To mark the public kick-off of the year-long Cody Rouge & Warrendale Neighborhood Framework process, all area residents are invited to hear a presentation from nine area teenagers who have spent the last ten weeks interviewing city officials & neighborhoods leaders, attending public meetings, and trying to answer the question: What is a Cody Rouge & Warrendale Neighborhood Framework?
Information will be available about he coming year of activities—public discussions, youth programs, and neighborhood improvement projects—focused on the future of the west side neighborhoods of Cody Rouge & Warrendale, including Franklin Park, Joy Community, Warrendale, and Warren Avenue.
The event will begin with welcomes from the neighborhood groups participating in the Organizational Steering Committee, then turns over to nine area teenagers who have spent the last ten weeks investigating who makes decisions about their neighborhood, from streets and building demolition to parks and new businesses. The young people will present their report, then moderate a discussion among neighborhood leaders and audience members.
FREE & OPEN TO THE PUBLIC
REFRESHMENTS WILL BE SERVED
Learn more & RSVP to Matt Williams, West Region Planner, at (313) 224-5594 or email
Faith Bevelle, Harmony Bevelle, Irving Bevelle, Paul Campbell, Evangelina Draper, Amiya Glover, Tyler Jenkins & Caleb Printup joined a 45-minute drawing exercise about the area around their church near West Chicago and Southfield Freeway.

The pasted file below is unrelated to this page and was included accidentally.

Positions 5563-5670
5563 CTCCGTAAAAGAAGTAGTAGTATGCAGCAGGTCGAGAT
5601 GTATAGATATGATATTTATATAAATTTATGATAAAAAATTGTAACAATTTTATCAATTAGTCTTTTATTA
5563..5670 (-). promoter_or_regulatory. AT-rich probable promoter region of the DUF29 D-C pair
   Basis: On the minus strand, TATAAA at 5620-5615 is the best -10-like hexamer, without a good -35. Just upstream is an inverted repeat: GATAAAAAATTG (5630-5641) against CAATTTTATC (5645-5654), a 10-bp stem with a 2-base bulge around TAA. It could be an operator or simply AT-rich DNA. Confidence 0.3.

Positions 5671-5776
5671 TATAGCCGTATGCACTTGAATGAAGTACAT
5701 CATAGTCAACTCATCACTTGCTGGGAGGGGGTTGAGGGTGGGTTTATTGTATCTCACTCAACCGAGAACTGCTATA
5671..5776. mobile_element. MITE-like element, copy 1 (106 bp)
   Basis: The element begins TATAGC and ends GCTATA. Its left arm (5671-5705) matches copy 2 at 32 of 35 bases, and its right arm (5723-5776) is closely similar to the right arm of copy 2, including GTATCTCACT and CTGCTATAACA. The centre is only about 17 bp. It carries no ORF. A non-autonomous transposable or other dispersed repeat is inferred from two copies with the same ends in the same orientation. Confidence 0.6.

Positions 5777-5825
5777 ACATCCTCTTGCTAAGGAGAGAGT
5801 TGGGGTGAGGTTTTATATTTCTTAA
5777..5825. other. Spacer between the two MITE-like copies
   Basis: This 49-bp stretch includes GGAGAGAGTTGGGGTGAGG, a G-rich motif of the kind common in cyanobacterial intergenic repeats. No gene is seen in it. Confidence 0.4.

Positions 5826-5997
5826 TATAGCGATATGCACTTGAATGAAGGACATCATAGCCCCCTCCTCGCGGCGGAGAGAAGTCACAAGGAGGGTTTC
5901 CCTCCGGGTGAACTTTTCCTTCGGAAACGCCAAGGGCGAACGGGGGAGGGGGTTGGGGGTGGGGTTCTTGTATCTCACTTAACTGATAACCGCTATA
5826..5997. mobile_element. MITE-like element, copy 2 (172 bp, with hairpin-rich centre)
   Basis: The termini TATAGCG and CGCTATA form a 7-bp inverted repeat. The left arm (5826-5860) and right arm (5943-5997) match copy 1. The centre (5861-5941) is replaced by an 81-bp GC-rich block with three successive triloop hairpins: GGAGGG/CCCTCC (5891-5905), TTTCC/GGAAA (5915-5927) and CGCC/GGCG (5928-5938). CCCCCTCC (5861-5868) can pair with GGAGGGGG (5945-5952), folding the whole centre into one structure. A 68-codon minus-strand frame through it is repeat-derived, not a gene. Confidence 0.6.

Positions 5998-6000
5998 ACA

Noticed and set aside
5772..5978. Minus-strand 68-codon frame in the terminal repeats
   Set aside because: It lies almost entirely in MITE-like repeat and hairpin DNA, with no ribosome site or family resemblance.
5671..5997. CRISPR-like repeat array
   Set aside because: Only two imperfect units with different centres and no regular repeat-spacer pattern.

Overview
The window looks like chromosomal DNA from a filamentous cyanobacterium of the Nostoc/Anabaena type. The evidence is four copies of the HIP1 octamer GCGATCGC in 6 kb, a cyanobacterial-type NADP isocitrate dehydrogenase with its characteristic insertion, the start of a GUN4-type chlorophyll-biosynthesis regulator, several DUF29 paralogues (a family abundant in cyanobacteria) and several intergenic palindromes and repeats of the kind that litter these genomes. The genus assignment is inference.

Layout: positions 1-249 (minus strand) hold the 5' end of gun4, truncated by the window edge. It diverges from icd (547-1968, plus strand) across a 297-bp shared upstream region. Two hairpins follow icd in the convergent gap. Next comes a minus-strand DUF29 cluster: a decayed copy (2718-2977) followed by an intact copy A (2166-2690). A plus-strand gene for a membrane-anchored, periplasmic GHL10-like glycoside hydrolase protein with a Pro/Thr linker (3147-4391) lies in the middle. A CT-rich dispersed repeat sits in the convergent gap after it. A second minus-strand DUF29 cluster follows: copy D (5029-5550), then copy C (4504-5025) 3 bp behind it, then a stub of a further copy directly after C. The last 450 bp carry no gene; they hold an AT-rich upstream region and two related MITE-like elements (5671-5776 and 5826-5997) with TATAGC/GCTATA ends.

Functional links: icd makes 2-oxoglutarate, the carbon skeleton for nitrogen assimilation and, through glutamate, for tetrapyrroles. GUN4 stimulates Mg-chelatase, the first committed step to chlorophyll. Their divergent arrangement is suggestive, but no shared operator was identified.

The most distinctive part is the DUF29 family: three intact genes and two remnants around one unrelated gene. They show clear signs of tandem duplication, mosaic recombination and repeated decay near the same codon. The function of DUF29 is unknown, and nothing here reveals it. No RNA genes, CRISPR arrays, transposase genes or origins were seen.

We knew many people were curious who was in charge of demolishing abandoned houses in the neighborhood, so we talked to Arthur Edge of BSEED (Buildings, Safety Engineering and Environment Department).
Mr. Edge was adamant on answering our questions and telling what it’s like to work as a supervisor of demolition. This included difficult parts and scary stories of finding things in abandoned houses, and also positive parts like when neighborhood residents are grateful when a dangerous building is destroyed.
“I am responsible for the blight that is here in our city and I want to make a difference as far as making it safe for residents, for young people like you.”
“Right now the city is probably demolishing around 4000 buildings a year.”
“You can do anything, don’t let anything hold you back. I want to see you go to the top and be whatever you want to be.”
(Blog Post by T.H)
We wanted to know who runs these west side Detroit streets, so we got an appointment with City Engineer Richard Dougherty in the Department of Public Works.
We talked about “automotive services,” the “right of way,” how concrete crumbles, and designs that might slow down wild speeding drivers that make young people feel nervous all the time.
To see what a Neighborhood Framework looks like in another neighborhood, we checked out the final meeting of the process for Jefferson-Chalmers on the east side.
So this is how adults figure out the future of their neighborhood? Sitting in a big room with some posterboards and making speeches? This gave us many ideas for different types of meetings and events that can be more youth-driven.
We got to meet some city government urban planners, including Planning Director Maurice Cox, who promised to meet with us later.
We saw the kinds of projects that the Neighborhood Framework was proposing, like new ways to use old buildings.
We also heard from people who were critical of the process, who said they thought the framework was a sham, that the city government was just doing what it wanted and ignoring long-time residents. We got their numbers and said we’d like to talk more.
It seems a Neighborhood Framework is not a simple thing, and not just a good thing, or a bad one. The investigation continues…